The secret with ‘reverse engineering’ is that you start at the end. This might seem odd as we know that the end goal can sometimes feel a bit intimidating as it seems so big and far away. But let’s face it, that is where you really want
to be.

So how does this work?
Write down your career change goal eg ‘be starting a new job in a law firm closer to home’, or ‘welcoming my first customers to my books and coffee shop’.

Then you ask yourself a simple question:

‘Could I be doing that within in the next week?’

Chances are that for your new career vision, the answer will be no! Not many career changes are taken in one fell swoop!

So then you ask a second question

‘What would I have to have done first to make that possible?’

Using the book and coffee shop example, you would probably start writing a long list! This is a brainstorming exercise again so just get any and every idea down that you can.

For example, your initial Career Change Action Plan might include – find a suitable location for my shop, learn about running a business, decide exactly who my market will be, advertise the grand opening, invite a celebrity to the opening, choose a company name, design a logo, fit the shop out, source book wholesalers, decide how many staff I will need….. the list goes on!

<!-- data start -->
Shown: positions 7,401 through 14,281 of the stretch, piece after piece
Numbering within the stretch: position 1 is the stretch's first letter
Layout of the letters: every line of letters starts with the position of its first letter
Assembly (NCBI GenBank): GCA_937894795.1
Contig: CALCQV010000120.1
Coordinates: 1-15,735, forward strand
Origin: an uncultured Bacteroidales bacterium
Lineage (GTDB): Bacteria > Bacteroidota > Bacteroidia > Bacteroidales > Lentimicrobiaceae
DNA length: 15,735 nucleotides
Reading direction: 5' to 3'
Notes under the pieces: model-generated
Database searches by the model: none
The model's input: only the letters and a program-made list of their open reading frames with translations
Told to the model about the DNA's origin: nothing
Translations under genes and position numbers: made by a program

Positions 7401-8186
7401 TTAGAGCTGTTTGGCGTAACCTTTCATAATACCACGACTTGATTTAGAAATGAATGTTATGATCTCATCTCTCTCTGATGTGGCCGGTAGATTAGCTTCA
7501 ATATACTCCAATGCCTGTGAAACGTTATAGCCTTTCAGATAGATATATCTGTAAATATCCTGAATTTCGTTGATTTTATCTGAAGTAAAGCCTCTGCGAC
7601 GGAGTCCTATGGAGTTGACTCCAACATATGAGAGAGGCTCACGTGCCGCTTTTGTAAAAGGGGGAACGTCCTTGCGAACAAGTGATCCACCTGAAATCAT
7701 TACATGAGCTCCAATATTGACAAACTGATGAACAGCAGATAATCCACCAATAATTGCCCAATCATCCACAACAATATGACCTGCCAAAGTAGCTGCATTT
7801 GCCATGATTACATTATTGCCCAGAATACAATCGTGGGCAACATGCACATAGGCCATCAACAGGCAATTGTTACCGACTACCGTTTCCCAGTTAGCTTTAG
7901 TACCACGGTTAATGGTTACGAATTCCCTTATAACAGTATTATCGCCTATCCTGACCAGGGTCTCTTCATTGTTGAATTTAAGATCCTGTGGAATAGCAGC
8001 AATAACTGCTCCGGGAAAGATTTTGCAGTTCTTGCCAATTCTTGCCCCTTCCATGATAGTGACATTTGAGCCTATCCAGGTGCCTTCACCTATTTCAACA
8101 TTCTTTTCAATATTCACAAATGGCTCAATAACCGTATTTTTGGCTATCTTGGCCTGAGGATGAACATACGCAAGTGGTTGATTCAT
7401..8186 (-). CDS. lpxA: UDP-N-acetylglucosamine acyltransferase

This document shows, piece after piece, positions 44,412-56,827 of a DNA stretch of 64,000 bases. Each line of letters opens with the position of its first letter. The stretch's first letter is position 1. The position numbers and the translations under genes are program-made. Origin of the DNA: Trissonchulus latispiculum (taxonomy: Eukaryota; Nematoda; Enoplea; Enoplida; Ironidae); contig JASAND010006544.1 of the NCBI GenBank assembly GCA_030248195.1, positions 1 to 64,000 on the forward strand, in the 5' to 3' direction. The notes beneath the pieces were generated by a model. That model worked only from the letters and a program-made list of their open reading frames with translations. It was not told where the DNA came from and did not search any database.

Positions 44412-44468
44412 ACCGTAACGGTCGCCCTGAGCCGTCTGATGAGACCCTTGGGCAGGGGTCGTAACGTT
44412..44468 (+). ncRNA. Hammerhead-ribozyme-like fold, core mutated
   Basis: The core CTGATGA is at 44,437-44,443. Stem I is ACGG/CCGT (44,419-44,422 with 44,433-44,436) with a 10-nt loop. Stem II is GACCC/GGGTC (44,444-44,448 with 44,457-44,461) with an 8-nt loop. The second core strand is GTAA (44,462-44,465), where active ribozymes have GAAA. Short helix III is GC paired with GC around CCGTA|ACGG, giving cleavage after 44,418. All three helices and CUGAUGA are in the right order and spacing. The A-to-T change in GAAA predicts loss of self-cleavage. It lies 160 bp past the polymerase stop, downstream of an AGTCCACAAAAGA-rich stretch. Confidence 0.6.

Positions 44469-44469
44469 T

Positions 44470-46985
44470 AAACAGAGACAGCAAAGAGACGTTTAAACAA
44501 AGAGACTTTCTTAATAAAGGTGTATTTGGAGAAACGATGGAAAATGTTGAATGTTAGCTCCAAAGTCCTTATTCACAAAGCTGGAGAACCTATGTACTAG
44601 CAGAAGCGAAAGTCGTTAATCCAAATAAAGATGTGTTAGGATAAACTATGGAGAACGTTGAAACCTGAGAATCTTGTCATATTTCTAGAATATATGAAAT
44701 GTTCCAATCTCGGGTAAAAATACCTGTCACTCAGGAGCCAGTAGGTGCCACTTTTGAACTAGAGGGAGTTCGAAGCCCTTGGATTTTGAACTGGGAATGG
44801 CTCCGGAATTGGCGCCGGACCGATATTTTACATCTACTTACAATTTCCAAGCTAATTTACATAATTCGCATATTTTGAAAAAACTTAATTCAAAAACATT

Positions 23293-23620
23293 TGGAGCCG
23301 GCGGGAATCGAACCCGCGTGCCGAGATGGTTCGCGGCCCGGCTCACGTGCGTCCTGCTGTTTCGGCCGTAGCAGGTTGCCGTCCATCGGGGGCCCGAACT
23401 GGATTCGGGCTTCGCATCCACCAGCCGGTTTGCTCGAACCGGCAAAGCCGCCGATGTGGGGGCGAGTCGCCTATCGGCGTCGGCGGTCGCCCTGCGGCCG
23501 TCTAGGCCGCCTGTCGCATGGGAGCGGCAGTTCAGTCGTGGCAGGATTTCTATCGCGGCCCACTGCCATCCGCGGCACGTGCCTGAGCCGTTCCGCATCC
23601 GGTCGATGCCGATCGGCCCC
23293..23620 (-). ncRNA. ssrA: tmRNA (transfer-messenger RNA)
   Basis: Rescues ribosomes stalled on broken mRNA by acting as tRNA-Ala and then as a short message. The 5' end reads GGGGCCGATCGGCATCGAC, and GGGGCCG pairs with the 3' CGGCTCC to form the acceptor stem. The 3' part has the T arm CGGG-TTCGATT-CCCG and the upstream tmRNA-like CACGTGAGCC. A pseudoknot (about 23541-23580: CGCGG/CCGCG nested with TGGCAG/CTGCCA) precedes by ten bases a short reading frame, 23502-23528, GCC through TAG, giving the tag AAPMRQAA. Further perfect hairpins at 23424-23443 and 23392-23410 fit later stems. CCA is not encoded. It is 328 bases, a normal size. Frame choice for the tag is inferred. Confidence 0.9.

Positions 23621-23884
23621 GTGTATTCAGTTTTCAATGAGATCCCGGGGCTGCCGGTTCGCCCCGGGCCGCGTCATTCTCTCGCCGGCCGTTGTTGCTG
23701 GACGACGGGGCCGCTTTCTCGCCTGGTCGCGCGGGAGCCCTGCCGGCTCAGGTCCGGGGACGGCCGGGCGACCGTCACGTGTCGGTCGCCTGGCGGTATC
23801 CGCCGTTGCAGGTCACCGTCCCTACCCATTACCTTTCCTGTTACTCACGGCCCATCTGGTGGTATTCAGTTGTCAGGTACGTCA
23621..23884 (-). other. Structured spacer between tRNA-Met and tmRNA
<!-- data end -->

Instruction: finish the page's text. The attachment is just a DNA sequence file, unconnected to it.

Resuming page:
For each idea you come up with, ask the same questions – ‘Could I be doing that within the next week?’ and if the answer is no, ‘What would I have to do first?’

Eventually this will break your goal down to something so small, so achievable that you really can say

‘Yes, I can do that in the next 5 days!’

So in the example above, the very first step might be ‘talk to my friend Mary about when she worked in a bookshop and see what I can learn about the business.’

There’s your first action step!

Write it down. Put a date alongside to indicate when you will have done it. Tell your Career Change Buddy about your plans, so that they will hold you to your word.

That’s it!

‘A journey of 10,000 miles starts with a single step.

Just define your first step and then do it. Your Career Action Plan is then underway.

If your Career Change Action Plan includes doing some networking, you can read
more about that here.

If your Career Action Plan includes revising your CV or resume, you can read
more about that here.

About the author

Amy Thomas